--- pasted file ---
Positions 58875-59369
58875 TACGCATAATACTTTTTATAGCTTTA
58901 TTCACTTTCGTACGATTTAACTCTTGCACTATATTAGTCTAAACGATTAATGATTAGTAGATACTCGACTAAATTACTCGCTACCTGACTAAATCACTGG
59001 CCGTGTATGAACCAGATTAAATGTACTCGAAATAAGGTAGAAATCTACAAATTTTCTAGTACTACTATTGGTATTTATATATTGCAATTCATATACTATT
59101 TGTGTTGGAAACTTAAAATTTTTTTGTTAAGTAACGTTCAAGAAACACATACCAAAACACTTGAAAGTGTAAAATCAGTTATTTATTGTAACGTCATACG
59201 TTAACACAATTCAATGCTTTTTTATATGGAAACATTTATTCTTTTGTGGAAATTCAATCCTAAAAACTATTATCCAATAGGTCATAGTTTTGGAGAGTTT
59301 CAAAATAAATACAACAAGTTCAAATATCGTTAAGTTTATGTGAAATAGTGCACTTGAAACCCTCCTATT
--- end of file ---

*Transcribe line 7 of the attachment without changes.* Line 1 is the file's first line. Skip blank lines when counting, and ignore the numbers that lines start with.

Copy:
59301 CAAAATAAATACAACAAGTTCAAATATCGTTAAGTTTATGTGAAATAGTGCACTTGAAACCCTCCTATT